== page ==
Fairfax says the report is a damning indictment and that cost cutting trumped health and safety.

The Royal Commission concludes that the board of directors completely failed in their governance role over the Pike River Coal Mine Limited. The Commission rejected Board Chair John Dow's testimony that "no safety concerns were reported to me". I can't argue with that.

So why didn't the Department of Labour 'lay an information' (thats the term in most NZ legislation for 'indict') for a prosecution against the Directors when they filed the informations against Peter Whittal, Pike River Coal Limited (in receivership) and the subcontracting drilling company?

The Health Safety and Employment Act 1992 defines the unsafe workplace offences in Section 49 and Section 50.

The HS & E Act offences are criminal offences as a prison sentence is one of the possible consequences of conviction under Section 49(3)(a).

The two sections state explicitly that 'any person' can be prosecuted. 'Any person' includes directors of companies. Like the Resource Management Act, the offences are 'strict liability'; intention does not have to be proven. Lack of reasonable action to prevent reasonably foreseeable accidents makes the directors worth prosecuting.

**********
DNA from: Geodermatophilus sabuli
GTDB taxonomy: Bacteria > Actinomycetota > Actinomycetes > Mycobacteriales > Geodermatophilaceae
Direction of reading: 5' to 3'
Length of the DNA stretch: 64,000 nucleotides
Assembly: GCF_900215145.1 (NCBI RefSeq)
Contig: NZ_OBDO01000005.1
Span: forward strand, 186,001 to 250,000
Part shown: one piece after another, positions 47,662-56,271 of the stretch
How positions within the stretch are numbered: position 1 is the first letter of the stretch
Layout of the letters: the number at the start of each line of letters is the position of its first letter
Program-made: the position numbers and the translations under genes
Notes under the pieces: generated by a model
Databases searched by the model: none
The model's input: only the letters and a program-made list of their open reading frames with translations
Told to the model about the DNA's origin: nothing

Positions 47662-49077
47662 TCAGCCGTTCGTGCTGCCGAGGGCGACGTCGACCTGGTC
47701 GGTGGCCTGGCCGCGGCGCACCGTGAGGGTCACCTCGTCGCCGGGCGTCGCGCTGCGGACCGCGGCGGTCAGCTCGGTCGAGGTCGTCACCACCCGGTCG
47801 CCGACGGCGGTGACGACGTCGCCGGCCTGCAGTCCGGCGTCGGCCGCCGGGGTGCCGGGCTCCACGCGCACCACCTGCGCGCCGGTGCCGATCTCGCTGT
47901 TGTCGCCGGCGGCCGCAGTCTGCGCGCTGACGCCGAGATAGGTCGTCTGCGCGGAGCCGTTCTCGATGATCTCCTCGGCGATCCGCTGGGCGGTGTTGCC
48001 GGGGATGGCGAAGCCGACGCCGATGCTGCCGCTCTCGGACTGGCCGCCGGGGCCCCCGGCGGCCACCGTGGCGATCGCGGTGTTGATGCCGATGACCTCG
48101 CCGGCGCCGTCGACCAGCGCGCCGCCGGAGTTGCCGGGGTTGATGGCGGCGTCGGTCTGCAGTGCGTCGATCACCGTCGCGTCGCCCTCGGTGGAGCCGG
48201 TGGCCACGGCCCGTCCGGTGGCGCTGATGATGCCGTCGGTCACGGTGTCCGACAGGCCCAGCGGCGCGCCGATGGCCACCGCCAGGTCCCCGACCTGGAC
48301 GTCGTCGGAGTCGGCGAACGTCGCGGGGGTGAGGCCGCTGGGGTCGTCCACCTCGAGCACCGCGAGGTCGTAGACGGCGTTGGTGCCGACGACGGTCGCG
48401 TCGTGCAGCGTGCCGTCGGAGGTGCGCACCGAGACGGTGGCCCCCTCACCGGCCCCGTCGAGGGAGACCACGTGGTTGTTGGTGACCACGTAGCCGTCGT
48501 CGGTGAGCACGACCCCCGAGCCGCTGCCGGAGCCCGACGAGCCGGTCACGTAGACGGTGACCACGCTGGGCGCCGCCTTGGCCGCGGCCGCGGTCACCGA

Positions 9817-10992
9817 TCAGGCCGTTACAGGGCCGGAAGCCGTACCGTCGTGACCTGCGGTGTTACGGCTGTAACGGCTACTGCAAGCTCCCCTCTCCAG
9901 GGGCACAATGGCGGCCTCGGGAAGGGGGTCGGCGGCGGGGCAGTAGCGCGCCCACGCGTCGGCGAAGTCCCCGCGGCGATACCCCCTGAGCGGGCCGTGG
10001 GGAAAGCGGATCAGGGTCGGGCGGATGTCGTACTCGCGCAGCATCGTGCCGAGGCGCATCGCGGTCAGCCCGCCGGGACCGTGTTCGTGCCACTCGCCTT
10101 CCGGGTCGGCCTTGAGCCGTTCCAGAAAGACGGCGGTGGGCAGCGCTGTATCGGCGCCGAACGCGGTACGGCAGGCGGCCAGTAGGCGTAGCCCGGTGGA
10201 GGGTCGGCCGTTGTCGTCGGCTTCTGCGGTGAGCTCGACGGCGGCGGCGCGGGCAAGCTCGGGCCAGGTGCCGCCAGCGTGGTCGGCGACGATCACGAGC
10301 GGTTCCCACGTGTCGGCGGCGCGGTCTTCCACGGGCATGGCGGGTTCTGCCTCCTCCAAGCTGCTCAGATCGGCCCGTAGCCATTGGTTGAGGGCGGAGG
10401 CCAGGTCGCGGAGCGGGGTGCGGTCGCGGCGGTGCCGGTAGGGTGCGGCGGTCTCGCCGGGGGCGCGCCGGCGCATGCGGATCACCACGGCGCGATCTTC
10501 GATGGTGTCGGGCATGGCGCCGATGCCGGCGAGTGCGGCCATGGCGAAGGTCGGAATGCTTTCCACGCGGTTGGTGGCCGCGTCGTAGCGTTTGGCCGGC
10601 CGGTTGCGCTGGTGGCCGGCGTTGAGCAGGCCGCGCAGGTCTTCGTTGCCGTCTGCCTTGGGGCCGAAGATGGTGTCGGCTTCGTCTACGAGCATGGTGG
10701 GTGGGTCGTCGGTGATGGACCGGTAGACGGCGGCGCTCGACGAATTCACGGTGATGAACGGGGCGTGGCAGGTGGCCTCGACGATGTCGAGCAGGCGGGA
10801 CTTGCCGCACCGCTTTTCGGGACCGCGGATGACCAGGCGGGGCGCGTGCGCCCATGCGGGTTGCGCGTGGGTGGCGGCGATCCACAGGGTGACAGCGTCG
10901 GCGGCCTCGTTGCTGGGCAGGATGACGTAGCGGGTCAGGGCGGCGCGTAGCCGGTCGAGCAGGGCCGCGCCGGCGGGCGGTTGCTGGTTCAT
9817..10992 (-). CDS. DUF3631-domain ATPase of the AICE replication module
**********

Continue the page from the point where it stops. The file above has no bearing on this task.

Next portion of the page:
However, it's too late now to prosecute the directors. There is a statutory time limit for laying informations/prosecuting in Section 54B and it's six months from the date of the event. That is now a long time ago.

So John "See no evil hear no evil" Dow and his fellow directors are off the hook from any criminal prosecution under the Health Safety and Employment Act.

So that is another major failure of the Department of Labour that has not been reported on in the media flurry so far.

06 November 2012

New James Hansen talk from 10 October

Here is a new talk by James Hansen on climate change and tipping points. It has been uploaded by Cornell University.

Dr. James Hansen of NASA's Goddard Institute addresses 75 international union leaders about the urgency of the climate crisis. The presentation was given in NYC on 10/10/12, and was part of the Energy Emergency, Energy Transition round table convened by Cornell University's Global Labor Institute (GLI), a program of the Worker Institute at Cornell, and the Rosa Luxemburg Foundation.

02 November 2012

And when I awoke I was alone the exporter had flown Norwegian Wood isn't it good

The Mighty River Power 100MW geothermal power plant at Tasman Mill, Kawerua, NZ Norwegian Wood and newsprint transnational Norske Skog Tasman (NZ) Ltd 'exports itself'. Mr February looks at the flight of another manufacturer and CO2 emitter and exporter as it lays off staff and reduces production. Wasn't the very generous free allocation of units in the NZETS meant to keep exporters like Norske Skog Tasman in New Zealand? Or have we just removed the price signal from exporters for no valid reason and stuffed the NZETS?

The other week Gareth tweeted about a good article in the Herald by Chris Barton.

Chris Barton reported that the Norwegian-owned newsprint-maker and transnational Norske Skog Tasman NZ had joined the ranks of export businesses like Rio Tinto Alcan NZ/NZ Aluminium Smelters who are exporting jobs off shore.